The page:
Olympics? OVERRATED to say the very least

The opening ceremony for the Summer Olympics in Rio de Janeiro was held last night. It was on the big screen at Buffalo Wild Wings in Kansas City, but I did my best to focus on the other big screen, where the Blue Jays-Royals game was playing, and my trivia screen.

I cannot stand the Summer Olympics. Let me put it this way: I would get more severe heartburn watching the Summer Olympics than I would eating a dozen of the hottest wings at B-Dubs.

I watched the Olympics in 1984. I was young and didn’t know any better. Everyone was watching in the summer of 1984, at least in the United States. The games were being held in Los Angeles, and the networks rallied around the Stars and Stripes and urged Americans to do their patriotic duty and cheer on the Americans. It became a much more patriotic endeavor after the Soviet Union and most Eastern Bloc and Communist nations boycotted. Notice I said “most”, because Romania and China defied the boycott. In fact, the Romanians were more popular than any non-American athletes.

I was sick with the chicken pox during the 1984 Winter Olympics in Sarajevo. The winter always fascinated me much more than the summer.

I watched the 1988 Winter Olympics from Calgary religiously. I did a sixth grade project on bobsledding.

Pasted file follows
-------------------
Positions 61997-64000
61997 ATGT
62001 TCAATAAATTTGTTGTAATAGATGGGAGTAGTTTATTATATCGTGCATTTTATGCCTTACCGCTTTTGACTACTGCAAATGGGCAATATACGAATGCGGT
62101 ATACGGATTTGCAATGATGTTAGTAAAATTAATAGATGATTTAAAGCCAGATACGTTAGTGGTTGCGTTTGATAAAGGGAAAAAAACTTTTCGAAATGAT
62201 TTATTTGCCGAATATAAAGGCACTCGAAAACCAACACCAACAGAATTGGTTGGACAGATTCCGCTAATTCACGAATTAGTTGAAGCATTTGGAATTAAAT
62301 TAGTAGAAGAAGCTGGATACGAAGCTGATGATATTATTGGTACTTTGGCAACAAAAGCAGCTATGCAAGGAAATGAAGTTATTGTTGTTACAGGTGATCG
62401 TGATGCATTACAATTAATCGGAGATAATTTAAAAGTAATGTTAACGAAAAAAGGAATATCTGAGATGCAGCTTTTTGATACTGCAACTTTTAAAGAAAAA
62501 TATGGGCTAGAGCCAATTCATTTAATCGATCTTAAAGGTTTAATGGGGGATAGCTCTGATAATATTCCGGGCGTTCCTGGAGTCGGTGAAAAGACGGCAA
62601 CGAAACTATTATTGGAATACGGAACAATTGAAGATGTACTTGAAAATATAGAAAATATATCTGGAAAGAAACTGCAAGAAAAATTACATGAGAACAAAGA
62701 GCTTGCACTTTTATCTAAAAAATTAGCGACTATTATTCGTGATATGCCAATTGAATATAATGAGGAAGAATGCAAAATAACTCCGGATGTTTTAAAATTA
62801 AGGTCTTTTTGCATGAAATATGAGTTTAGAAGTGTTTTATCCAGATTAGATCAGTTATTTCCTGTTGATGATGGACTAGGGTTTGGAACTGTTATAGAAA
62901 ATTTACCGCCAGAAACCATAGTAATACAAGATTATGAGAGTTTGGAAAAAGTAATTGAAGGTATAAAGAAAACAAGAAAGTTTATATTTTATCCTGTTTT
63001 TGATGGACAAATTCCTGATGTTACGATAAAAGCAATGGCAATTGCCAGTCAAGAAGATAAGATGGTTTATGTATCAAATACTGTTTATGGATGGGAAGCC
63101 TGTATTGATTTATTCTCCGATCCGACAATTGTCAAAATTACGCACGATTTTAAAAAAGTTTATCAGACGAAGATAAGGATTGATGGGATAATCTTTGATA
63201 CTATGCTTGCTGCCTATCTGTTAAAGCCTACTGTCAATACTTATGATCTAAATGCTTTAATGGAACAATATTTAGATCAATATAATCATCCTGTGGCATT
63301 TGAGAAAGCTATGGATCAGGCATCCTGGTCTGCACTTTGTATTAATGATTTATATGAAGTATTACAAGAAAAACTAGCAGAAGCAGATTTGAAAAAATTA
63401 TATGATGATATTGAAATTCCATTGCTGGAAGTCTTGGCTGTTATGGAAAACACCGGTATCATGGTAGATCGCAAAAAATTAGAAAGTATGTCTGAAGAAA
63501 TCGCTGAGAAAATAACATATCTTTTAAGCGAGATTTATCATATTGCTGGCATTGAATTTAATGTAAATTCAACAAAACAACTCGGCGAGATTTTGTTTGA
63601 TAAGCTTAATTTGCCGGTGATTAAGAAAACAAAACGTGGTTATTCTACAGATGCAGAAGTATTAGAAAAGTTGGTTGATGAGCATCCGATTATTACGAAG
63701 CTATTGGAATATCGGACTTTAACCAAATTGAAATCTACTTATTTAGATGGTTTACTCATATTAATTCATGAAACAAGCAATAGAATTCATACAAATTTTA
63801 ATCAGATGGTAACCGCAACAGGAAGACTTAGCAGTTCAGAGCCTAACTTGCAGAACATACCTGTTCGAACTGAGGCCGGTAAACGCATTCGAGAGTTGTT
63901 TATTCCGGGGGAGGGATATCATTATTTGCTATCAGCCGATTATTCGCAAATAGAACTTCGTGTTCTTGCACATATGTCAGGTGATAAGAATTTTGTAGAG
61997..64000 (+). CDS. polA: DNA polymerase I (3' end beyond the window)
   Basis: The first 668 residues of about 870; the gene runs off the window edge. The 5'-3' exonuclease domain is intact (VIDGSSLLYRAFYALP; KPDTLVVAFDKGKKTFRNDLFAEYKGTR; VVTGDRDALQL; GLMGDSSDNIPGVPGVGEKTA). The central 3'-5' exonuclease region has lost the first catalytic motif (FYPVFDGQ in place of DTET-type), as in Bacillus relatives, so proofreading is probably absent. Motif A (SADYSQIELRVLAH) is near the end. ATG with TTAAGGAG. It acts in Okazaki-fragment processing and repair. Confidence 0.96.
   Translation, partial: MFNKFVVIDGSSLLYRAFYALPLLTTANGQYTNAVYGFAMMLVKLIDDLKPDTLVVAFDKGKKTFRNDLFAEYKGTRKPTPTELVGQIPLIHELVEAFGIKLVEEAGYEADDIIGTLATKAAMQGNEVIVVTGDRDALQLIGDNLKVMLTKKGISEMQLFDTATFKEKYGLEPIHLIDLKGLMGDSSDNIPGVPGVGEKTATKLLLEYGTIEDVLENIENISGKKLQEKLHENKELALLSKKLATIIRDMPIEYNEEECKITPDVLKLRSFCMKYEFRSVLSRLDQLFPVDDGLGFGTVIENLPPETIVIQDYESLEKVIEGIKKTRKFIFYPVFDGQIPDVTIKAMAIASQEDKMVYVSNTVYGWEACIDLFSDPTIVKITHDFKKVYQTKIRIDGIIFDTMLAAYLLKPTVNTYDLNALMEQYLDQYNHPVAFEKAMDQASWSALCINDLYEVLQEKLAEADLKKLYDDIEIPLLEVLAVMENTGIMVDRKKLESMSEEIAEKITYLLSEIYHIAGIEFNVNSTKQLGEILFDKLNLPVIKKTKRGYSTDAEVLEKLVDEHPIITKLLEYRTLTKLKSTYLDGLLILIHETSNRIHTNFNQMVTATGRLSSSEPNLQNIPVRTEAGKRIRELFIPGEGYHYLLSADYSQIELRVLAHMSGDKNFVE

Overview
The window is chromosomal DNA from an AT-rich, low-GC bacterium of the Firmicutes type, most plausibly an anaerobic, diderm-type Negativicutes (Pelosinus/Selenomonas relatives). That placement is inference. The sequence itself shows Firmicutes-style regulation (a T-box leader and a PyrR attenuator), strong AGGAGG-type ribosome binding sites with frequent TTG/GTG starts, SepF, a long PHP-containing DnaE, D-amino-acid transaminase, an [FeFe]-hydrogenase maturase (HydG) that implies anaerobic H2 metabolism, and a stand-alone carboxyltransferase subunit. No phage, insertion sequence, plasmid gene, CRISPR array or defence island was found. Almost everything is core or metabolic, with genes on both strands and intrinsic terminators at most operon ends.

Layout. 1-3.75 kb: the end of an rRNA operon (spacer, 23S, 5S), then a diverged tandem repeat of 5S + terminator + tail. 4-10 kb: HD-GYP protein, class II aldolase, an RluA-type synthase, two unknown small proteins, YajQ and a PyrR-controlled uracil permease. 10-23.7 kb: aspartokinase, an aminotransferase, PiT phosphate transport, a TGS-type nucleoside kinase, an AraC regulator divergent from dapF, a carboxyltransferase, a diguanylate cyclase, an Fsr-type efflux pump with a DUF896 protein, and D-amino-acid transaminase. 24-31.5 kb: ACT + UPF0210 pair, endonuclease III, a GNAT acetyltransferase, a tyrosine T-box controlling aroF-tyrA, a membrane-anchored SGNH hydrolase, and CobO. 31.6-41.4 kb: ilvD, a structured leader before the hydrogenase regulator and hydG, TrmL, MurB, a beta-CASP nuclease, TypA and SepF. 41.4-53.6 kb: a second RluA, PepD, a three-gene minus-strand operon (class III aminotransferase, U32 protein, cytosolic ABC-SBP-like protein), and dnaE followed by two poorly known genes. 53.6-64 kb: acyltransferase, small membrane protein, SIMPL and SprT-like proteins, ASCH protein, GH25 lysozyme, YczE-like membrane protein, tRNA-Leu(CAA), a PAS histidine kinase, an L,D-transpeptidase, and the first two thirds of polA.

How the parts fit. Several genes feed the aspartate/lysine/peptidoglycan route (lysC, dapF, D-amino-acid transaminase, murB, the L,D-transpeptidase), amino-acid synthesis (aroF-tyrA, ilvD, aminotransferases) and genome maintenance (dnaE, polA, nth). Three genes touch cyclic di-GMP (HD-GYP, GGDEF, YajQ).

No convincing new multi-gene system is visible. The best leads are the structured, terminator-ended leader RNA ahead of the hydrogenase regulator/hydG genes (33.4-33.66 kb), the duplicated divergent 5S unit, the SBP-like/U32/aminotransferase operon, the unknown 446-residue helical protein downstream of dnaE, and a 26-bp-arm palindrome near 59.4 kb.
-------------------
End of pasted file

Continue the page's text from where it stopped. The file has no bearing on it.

I watched the first half of the 1988 summer games from Seoul.

On the evening of September 23, 1988, my views on the Olympics changed drastically.

That Friday evening, Canadian Ben Johnson ran the 100-meter dash final in 9.79 seconds, setting a new world record. He beat out 1984 gold medalist Carl Lewis of the USA to do so, and the NBC announcers were worshiping Johnson as if he were the new Adonis.

Over the weekend, it came apart.

As CBS and NBC televised week 4 of the NFL that Sunday, breaking news from Seoul reported Johnson failed a drug test. Steroids.

Goodbye Olympics.

Since that fraudulent race, I have barely watched the Olympics.

I’ll never forget in 1996. My father and I went to a Yankees-Rangers game in Arlington on our way to Kansas, and the Rangers showed the men’s 200-meter dash final on the big screen television. Most everyone cheered as Michael Johnson won the gold. I could have cared less.

I got nauseated in 2008 when Michael Phelps was given the Jesus treatment. NBC and the other networks shamed those who didn’t like or didn’t care about Phelps as anti-American. I guess I’m anti-American. I don’t like Michael Phelps. I don’t care about Michael Phelps.

I don’t care about swimming, period. I don’t care about gymnastics, period. And frankly, if I didn’t spend nine years going to endless track and field meets, I wouldn’t care about that sport, either.

Those three sports are all the networks care about at the Olympics. Men’s basketball was an afterthought until the NBA first allowed its players to participate in 1992.

I tweeted last night the only way I would watch the Olympics is if I were forced to watch TV, and the only choices were that and Seinfeld. As much as I don’t like the Olympics, I despise Seinfeld.

About David

I am a sportswriter for a group of weekly newspapers in small towns across northern Kansas. I grew up in New Orleans, went to college at LSU and wandered in the wilderness until Hurricane Katrina finally put me on the path to my current job.

Posted on August 6, 2016, in Personal, Uncategorized and tagged . Bookmark the permalink. Leave a comment.

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